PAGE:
Category Archives: Vegetarian Dishes

Lima Bean Bruschetta

Luscious Lima Action

This recipe was born of a 100% “oh, crap” moment – I was cooking dinner for myself when I found out that a few good friends were on the way over to share a drink.  My Brazilian/Italian roots are firmly planted in perennial hospitality – if people come over and you’re eating, you absolutely share what you’ve got, small though it may be.  There’s a Brazilian song that says that the more people that come over, the more water you add to your beans to thin them out.  All are welcome.

Lima Bean Bruschetta © Spice or Die

My dinner for one was barely enough to share with 4 hungry ladies, so I found myself rummaging through the freezer and pantry for items to whip into something special.  In a moment of divine inspiration, I threw leftover lima beans, parsley, and lemon into the food processor and blitzed away.  The result, similar to what Cesar Cardini must have felt when he turned lowly anchovies, garlic, eggs and oil into caesar dressing, was majesty.

This recipe is similar to a popular crostini topping that I used to eat all the time in Orvieto – there it was made from fava beans (or broad beans) and drizzled with fruity, golden olive oil.  The lima beans are great because they’re easy to pull out of the freezer in a pinch, and cheaper than fava beans.  That being said, if you see fresh fava beans at the market, grab them and try them as a replacement for the limas – they are so lovely.  I like this bruschetta plain, but for a bit of decadence, you can crumble a bit of ricotta salata over the top for some added salty goodness.  Lowly limas never had it so good.

This recipe is hard to make smooth without a food processor, but you can certainly do it with a mortar and pestle (or a mocajete).  Just make sure to chop your herbs first, and then stage the ingredients in the same order as listed for the food processor in the instructions below.

Lima Bean Bruschetta

10 oz. of frozen lima beans
1 c. of water

1 tbs. of lemon juice, freshly-squeezed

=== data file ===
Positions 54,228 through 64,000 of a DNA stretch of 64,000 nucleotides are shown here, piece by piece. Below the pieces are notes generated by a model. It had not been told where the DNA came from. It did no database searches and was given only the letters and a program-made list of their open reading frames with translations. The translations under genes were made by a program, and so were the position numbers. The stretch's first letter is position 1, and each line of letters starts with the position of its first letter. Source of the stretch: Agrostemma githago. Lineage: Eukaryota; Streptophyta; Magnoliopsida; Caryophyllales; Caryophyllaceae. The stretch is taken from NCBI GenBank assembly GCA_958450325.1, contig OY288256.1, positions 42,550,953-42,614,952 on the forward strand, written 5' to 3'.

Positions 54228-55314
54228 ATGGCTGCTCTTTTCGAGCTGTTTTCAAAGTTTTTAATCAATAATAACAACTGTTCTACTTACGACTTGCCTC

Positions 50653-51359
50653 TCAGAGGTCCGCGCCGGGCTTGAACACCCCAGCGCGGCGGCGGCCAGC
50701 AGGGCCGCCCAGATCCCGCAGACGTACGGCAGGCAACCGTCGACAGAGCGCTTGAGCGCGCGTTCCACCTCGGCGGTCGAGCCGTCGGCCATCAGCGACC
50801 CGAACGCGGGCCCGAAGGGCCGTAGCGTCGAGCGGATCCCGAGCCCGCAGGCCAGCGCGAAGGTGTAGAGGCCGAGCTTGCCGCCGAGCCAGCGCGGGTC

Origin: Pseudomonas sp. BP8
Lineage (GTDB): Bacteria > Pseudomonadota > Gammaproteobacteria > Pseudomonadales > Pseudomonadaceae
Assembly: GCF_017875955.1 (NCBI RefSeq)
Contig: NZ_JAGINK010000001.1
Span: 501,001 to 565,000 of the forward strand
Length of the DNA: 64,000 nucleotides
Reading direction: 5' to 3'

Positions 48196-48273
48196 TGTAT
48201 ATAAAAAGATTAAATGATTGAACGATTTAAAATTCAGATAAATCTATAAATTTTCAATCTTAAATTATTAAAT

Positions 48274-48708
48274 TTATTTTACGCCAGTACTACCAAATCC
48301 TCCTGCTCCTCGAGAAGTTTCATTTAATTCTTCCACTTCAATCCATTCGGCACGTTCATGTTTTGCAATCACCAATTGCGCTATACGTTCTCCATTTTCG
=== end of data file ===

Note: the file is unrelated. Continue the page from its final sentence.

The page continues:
2 tbs. of red wine vinegar
1/3 c. of olive oil
2 – 4 cl. of garlic
4 leaves of basil
5 sprigs of parsley, leaves removed and stems discarded (save stems for stock)
1/2 tsp. of salt
1/4 tsp. of crushed red pepper

Put the lima beans and water in a pot and cook until tender, about 6-7 minutes.  Drain and rinse with water to cool.

To your food processor, add your garlic, basil, parsley, salt and red pepper.  Pulse until chopped finely.  Add the vinegar, lemon and olive oil.  Pulse until smooth.  Remove to a tupperware and chill.  Serve spread on grilled bread or crackers and drizzled with good olive oil.

Olive Tapenade

Like a Dirty Martini. Extra Dirty. Without the Martini…

Back when I fancied myself a writer and a thinker (ha!), I wanted to write a book on similarities and trends in people’s palettes.  I found that the folks that hated olives also hated coconut, avocados and other lovely things that I couldn’t imagine not eating.  It was like a package deal or something.  While my theories have yet to be tested on a larger scale, I definitely do believe that your palette can be trained to taste and eventually love foods that you may not like right now.

Olive Tapendae © Spice or Die

For me, one of the foods that I’ve come around to over the years are green olives.  I’ve always adored black olives – I was the little kid who put the canned ones on my fingers like a fool, only to eat them off – but absolutely abhorred green olives.  In a moment of revelatory tastetastiness (sure, that’s a word), I had olive tapenade at a local tapas restaurant as an amuse bouche.  The chef served it with plantain chips – a fun spin on chips and salsa.  Needless to say, I was hooked from that moment on. Continue reading Olive Tapenade

Boursin (for Fakers)

Fake It ‘Til You Make It

What’s the deal with the price gouging at the grocery store?  Makes a girl get all huffy and work on a recipe for homemade majesty to save some bucks.

You’ve probably seen/had boursin before, a creamy fresh cheese spiked with herbs and a healthy shot of pepper.  The cheese, created in Normandy, is a delicious treat on crackers and bread, and a perennial party pleaser.  Problem is the stuff runs about $5-6 for a mere 5 oz.  I could warrant spending that much on a fancier cheese, but on something in the aisle next to the Rondele?  Forget it.

My childhood church put out a cookbook back when I was a kiddie, and one of the recipes in there was a Homemade Boursin.  A combination of dried herbs, cream cheese and butter, it was close enough to the original stuff that I couldn’t see a reason to spend the money on the real stuff.